Food energizes us, nourishes our spirit, and brings us together with loved ones. Unfortunately, it’s also the source of a lot of stress, confusion, and frustration. Knowing what, when and how to eat can be so confounding that many people just say screw it and head to the donut counter calling their name, where nobody gets judged.
While eating well can be very simple – choose foods grown in the earth, drink water, enjoy things in moderation – human psychology makes things a lot more complicated. Most people know what is good for them and what is bad, but our emotions, schedules, and will power all have an impact on the way we eat. The only way to be successful when it comes to using food as a tool that makes us feel happy and not guilty is to put systems in place that fit in our lifestyle and align with our intuition. This enables us to take care of our needs while enjoying what we eat, and to be able to stress less about what we should and should not eat. Use the following tips to create structures that support your wellbeing and happiness.
Choose foods that nourish and fill you up
Eating empty calories like processed foods and sugary drinks not only widens our waistlines but affects our brain chemistry and our satiety hormones. Ever notice how you can just keep snacking and snacking and never feel satisfied or full? This isn’t because you’re still hungry, it’s because your body wants nutrients that it’s not getting. Eating small amounts of nutrient dense foods throughout the day will satisfy your cravings, keeping you full and stabilizing your hormones.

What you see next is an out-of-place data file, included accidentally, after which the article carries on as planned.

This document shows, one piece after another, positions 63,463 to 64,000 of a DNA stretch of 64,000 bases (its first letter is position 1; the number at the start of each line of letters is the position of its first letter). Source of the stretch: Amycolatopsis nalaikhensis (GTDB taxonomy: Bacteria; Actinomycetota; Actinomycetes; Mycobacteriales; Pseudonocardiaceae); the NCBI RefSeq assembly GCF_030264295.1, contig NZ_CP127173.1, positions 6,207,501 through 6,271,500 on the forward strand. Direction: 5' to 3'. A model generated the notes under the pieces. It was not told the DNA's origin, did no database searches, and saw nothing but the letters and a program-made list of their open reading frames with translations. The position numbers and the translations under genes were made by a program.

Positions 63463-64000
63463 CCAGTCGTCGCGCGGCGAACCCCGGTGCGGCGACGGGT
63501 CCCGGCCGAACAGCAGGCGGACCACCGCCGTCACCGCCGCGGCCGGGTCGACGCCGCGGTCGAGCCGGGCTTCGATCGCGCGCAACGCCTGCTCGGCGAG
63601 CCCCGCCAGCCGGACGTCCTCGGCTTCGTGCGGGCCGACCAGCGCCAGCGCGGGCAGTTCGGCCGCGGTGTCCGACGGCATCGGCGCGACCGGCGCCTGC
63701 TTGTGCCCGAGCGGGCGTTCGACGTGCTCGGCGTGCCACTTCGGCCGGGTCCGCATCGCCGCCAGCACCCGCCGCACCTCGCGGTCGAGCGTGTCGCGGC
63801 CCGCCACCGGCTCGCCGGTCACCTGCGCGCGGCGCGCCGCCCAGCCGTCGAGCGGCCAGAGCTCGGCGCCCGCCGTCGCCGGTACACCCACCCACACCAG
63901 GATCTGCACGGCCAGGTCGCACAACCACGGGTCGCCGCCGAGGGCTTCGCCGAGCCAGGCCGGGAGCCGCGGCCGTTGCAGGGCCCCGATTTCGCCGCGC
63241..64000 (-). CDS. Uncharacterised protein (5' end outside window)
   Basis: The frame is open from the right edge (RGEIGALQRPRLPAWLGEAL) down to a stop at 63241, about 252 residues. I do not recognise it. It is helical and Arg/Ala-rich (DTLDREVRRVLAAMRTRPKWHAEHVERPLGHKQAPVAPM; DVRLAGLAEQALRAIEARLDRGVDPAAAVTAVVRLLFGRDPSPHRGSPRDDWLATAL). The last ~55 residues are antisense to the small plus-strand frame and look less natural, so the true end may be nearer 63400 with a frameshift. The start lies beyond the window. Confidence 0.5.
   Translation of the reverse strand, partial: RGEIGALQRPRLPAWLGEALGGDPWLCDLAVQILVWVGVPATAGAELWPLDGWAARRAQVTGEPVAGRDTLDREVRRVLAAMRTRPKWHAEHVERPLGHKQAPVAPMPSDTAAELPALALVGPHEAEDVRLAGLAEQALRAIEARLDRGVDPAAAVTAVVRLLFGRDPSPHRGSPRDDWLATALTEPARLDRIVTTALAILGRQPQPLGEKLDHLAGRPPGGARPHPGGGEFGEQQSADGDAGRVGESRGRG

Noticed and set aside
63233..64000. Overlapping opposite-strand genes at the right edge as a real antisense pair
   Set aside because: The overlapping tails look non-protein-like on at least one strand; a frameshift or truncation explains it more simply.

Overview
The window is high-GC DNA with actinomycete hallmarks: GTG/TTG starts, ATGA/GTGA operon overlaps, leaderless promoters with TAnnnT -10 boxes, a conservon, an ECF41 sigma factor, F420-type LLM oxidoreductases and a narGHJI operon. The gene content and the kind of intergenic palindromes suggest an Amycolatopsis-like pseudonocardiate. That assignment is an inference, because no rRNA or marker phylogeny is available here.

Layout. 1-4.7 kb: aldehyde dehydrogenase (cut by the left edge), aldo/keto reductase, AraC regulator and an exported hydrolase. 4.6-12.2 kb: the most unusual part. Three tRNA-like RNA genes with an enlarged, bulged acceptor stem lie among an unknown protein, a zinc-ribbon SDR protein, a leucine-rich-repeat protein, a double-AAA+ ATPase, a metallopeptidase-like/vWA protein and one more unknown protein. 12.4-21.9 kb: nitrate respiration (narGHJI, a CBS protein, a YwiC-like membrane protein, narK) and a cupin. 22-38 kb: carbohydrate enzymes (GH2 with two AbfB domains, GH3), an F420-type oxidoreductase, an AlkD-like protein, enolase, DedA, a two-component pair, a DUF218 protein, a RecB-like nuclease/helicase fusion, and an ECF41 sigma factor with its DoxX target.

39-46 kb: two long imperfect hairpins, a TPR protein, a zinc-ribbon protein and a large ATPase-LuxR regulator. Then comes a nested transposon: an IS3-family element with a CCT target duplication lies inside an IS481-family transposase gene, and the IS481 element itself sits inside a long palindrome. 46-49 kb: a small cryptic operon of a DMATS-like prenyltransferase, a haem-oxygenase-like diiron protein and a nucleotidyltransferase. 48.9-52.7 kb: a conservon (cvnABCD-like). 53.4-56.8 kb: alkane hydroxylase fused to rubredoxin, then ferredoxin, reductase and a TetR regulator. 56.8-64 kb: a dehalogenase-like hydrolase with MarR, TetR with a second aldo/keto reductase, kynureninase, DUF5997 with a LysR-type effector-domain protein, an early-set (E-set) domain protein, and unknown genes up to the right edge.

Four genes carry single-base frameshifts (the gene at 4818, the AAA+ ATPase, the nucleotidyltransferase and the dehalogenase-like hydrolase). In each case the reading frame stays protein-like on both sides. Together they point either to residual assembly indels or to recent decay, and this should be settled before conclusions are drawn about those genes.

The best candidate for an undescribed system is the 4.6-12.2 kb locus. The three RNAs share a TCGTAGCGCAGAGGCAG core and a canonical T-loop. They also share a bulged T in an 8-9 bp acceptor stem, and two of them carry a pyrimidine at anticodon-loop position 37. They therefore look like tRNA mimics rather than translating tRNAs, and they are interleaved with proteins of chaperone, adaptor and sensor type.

Make healthy eating easy
The fast paced lifestyle that many of us live requires that food be easy to access and enjoy. Unfortunately, most of that which is easily accessible to us on a daily basis is refined and void of the nutrition we need to stay focused, energized and happy. Making it so that healthy food is always easy to grab will help support your daily life and ensure that you’re getting all the nutrients you need. Try the following tips:
- Have fresh fruit and nuts on hand as a quick and energizing breakfast. Fruit is full of nutrients and antioxidants, and nuts have protein that will help make you feel full for longer.
- Keep chopped, crunchy veggies in the fridge to grab and go
- Always have water on you – a lot of times we mistake thirst for hunger, so we eat instead of hydrating and giving our body what it needs. The result is that many of us are chronically dehydrated, affecting every part of our lives
- Choose raw bars to snack on instead of ones with lots of refined sugar and processed ingredients
- Cook once eat twice – cooking on a Sunday or a weeknight is a great time to prep food that you can keep ready to mix and match all week long. Making a little extra will enable you to have easily accessible, fresh snacks and lunches.
- Only drink water, coffee, or tea – almost all canned or bottled drinks are full of sugars and additives that are not good for us. Do yourself a favor and stick to basic beverages to sip on throughout your days.
Pick your indulgences
Being healthy doesn’t mean giving up foods you love, it means knowing how to nourish your body without feeling completely restricted. It means giving up things that make you feel sluggish and guilty, and making fresh, whole foods the main part of your diet. Indulgences that are bound to come up every once in a while, so know what you’ll do when the time comes. A drink or two with dinner? Sure. Late night drive through curly fries? Probably not. Decide what indulgences you don’t feel guilty about having, and cut out things that will never serve you. Drink wine, eat chocolate, indulge in pumpkin pie, but create boundaries help protect you against eating things that you’ll regret later.
Constantly stressing about food all the time holds us back from our potential and prevents us from enjoying our lives and using food as a tool to do so. By creating a structure that reflects our values and supports our health, we can live more simply and enjoy the beauty and abundance that is available to us.
Photo by: Jeffrey Deng
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